I still haven’t seen the puma. It is beginning to feel pantomime-esque. It is behind me, surely? Fitz has not seen it either, and he’s been living here since the 1970s. His theory is that the puma gives him a wide berth because he has a jaguar spirit watching over him, or he is a jaguar spirit, or something like that, a ‘fact’ that was revealed to him as he ran naked and painted blue, through the forests of Peru, having ingested plenty of ayahuasca in the company of a shaman. For a successful, cynical, sceptical, in some ways normal person, he is touchingly open to mystical baloney. Anyway, the basic thinking is that because in the game of rock paper scissors , jaguar beats puma, the puma beats a respectful retreat when it hears him coming. I m not sure where that leaves me, unless I too have a jaguar spirit, which he says I will never know unless I go to Peru take ayahuasca and run naked and blue through the forests at night, which is not something I can see myself doing anytime soon.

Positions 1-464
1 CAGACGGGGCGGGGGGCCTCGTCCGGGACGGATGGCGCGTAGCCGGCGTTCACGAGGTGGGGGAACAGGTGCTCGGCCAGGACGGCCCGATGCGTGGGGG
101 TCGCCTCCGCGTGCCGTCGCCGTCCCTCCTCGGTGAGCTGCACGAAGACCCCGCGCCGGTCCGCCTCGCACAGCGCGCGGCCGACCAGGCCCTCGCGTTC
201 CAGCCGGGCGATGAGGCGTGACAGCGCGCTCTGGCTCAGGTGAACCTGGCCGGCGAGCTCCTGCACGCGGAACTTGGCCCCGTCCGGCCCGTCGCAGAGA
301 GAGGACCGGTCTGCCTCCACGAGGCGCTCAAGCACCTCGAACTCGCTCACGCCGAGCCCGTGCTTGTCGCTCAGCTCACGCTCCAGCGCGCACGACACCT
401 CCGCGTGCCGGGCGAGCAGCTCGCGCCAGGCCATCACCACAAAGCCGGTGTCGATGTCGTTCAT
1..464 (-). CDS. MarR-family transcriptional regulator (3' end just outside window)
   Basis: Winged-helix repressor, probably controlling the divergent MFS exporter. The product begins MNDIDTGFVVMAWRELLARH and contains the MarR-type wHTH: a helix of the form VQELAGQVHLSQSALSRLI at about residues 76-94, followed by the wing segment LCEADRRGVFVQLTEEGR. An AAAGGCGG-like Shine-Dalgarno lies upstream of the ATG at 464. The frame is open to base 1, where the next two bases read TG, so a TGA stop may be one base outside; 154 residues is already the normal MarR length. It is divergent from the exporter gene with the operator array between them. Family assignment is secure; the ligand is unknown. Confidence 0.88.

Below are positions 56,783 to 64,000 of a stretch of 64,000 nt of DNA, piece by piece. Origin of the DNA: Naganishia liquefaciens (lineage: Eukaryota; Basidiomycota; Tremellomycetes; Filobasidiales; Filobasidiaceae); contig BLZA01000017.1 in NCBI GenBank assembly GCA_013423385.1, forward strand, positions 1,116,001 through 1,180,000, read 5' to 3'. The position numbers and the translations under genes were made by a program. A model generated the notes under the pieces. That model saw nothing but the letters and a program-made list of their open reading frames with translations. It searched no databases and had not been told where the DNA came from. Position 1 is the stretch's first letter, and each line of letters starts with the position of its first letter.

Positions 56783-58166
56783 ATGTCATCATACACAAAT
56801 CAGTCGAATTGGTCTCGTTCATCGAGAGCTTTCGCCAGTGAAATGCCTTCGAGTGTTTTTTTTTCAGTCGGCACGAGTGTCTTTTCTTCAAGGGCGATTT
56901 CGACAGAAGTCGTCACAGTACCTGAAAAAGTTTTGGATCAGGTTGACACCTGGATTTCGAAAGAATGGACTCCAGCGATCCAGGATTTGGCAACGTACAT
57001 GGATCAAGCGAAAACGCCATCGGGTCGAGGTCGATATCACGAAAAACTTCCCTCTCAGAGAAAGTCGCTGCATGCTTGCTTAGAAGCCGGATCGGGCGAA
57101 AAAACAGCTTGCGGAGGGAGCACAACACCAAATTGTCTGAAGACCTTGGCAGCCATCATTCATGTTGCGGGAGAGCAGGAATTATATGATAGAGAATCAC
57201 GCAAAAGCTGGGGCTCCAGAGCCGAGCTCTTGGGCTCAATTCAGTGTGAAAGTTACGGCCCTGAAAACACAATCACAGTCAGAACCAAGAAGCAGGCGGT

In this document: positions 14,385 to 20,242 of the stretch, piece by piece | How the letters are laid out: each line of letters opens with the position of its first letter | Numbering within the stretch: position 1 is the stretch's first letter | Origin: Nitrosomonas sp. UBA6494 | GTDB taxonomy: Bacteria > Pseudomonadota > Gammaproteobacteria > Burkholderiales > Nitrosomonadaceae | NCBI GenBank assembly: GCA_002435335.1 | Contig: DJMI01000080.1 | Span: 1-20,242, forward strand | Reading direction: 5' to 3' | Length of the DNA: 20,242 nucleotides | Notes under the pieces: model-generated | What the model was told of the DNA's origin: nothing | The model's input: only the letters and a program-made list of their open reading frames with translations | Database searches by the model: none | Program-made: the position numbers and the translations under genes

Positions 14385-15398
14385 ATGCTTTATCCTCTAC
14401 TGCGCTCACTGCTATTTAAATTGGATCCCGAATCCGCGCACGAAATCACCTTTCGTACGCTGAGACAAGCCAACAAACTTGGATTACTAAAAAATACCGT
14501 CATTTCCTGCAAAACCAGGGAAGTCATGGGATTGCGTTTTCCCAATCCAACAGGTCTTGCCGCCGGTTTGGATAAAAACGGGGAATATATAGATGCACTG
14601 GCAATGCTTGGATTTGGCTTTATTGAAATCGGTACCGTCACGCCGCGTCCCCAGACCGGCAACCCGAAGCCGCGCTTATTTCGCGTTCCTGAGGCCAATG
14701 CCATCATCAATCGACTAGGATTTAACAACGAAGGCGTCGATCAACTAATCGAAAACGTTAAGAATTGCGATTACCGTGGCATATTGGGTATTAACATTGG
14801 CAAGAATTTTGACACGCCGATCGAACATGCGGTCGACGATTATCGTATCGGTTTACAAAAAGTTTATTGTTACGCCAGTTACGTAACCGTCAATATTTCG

However, walking near the plantain at the back of the beach today, I bumped into what looked like a super-sized weasel, dark, dark brown with hint of grey, and with long fat legs, a long fat tail, and the face of a cross cat. It was chewing with its mouth open (although on reflection, it may have been baring its teeth), and looked at me for several minutes as waves broke on the shore, and I considered whether or not to reach for my camera (I did not). It then slunk off in no particular hurry.
Back at the house I created a detailed artist’s impression on my phone (pictured), and, opening Mammals of Costa Rica at the jaguarundi page, spotted him immediately. The fact jaguarundis are supposedly common, detracted only slightly from the encounter. Incidentally, they also come in russet and pale tan, and a female can give birth to litter that includes cubs of each colour, much like a cat.